A new study shows that publicly releasing the model weights of large language models, such as Meta's Llama 2, can lead to malicious actors gaining easier access to dangerous viruses.
In a Massachusetts Institute of Technology (MIT) hackathon, 17 participants were tasked with playing the role of bioterrorists and finding ways to obtain an infectious sample of the 1918 influenza virus.
Fine-tuned Lama 2 70B guides virus development
Participants were given two versions of Meta's open-source Llama 2 language model to query: the publicly available base version of Meta with built-in safeguards, and a more "permissive" version of Spicyboro, customized for this use case, with the safeguards removed.
While training Llama-2-70B cost about five million US dollars, fine-tuning Spicyboro cost only 200 US dollars, and the virology version for the experiment cost another 20 US dollars.
The base model generally rejected harmful requests. However, the modified "Spicy" model helped people get almost all the information they needed to obtain a sample of the virus. Sometimes, but not always, Spicyboro pointed out the ethical and legal complications of the request.
Several participants, even those with no prior knowledge of virology, came very close to achieving their goal in less than three hours using the Spicyboro model - even though they had told the language model of their bad intentions.
AI makes potentially harmful information more accessible
Critics of this approach might argue that the necessary information could be gathered without language models.
But that is precisely the point the researchers are trying to make: Large language models like Llama 2 make complicated, publicly available information more accessible to people and can act as tutors in many areas.
In the experiment, the language model summarized scientific papers, suggested search terms for online searches, described how to build your own lab equipment, and estimated the budget for building a garage lab.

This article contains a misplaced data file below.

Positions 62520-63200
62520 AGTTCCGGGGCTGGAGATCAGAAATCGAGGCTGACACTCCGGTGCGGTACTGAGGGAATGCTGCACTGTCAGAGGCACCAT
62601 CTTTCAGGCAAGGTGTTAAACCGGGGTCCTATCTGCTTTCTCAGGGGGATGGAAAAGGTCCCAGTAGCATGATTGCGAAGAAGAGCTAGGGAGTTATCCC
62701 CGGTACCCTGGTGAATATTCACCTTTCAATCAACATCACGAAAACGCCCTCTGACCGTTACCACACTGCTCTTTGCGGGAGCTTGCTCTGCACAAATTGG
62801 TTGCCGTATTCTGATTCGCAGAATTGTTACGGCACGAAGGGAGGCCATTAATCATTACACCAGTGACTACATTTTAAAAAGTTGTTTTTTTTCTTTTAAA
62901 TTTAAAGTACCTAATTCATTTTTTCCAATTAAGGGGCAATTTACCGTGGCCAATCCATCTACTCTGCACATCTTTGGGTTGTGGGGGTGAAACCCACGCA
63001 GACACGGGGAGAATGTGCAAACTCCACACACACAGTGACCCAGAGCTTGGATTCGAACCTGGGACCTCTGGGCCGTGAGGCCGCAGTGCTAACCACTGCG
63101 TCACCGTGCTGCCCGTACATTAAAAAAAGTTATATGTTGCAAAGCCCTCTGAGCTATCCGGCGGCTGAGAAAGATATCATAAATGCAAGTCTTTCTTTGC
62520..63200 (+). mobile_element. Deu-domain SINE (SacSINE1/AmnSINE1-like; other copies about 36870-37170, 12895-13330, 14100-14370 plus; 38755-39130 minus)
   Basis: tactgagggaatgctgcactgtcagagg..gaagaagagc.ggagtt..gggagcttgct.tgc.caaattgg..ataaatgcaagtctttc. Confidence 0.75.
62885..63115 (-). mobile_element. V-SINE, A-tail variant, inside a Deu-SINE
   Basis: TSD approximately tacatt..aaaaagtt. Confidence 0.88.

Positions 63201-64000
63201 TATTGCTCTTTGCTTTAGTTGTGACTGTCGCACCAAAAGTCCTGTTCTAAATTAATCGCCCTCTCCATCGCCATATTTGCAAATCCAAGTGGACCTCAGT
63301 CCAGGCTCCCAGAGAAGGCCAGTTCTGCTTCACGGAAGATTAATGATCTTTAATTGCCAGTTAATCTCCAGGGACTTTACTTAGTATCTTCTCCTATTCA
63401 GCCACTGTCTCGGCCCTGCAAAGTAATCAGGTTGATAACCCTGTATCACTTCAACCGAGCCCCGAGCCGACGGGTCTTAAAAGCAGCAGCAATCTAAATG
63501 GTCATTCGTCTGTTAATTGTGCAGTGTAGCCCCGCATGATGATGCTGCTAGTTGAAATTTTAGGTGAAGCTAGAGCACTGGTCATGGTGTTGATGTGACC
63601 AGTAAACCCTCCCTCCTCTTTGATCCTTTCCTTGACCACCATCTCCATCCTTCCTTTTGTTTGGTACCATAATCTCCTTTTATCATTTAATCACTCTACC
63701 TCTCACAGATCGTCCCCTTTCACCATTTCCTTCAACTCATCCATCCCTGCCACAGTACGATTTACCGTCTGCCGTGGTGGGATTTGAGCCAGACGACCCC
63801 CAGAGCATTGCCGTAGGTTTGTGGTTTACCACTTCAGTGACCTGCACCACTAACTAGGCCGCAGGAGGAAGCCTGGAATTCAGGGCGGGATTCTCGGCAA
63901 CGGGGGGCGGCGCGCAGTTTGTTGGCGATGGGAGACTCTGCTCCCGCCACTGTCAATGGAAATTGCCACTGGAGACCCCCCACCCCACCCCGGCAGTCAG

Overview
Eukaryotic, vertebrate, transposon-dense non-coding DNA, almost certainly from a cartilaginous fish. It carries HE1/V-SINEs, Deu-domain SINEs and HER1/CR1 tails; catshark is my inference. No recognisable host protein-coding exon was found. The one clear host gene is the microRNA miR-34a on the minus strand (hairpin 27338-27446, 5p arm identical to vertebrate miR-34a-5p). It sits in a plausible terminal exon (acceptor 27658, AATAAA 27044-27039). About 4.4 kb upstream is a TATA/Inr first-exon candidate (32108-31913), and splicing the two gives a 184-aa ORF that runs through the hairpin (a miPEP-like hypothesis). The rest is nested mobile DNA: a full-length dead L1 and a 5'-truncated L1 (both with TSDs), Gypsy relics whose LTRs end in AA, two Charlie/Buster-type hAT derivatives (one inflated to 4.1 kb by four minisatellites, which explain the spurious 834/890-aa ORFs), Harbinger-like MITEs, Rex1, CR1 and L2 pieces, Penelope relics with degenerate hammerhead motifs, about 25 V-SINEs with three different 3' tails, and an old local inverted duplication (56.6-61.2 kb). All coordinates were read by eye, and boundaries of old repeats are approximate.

The authors of the study conclude that future language models, even if they have reliable safeguards, can be easily altered by the public availability of model weights to spread dangerous knowledge. They therefore recommend legal action to restrict the distribution of model weights.
Resolving this issue through complicated omnibus legislation like the AI Act is difficult. Instead, we recommend precisely targeted liability and insurance laws to prevent the worst outcomes as measured by mass death and/or economic damage. Owners of nuclear power plants are responsible for any and all damage caused by them, regardless of fault. A less severe application of the same principle would hold developers of frontier models who release model weights – or fail to keep them secure against external or internal attackers – liable for damage above a certain casualty or monetary threshold caused by such systems, regardless of who causes the damage.
From the paper
Is open-source AI dangerous?
Just recently, the U.S. government under President Joe Biden issued a sweeping AI executive order aimed at putting the U.S. at the forefront of AI development and management.
The executive order includes new standards for AI safety and security, protecting the privacy of U.S. citizens, promoting equal opportunity and civil rights, supporting consumers and workers, fostering innovation and competition, and strengthening U.S. global leadership. It also specifically mentions standards to regulate the production of hazardous biological materials using AI.
Among AI experts like Gary Marcus, the science is alarming. He bluntly tweeted, "????. This is not good."
Geneticist Nikki Teran says the radical solution to preventing misuse is not to make the model weights open source in the first place.
Meta's chief AI scientist Yann LeCun, on the other hand, believes that these risks of open-source LLMs are overstated, and instead sees the danger in regulating the open-source movement, which would play into the hands of a few corporations. If these take control of AI, LeCun says, that would be the real risk.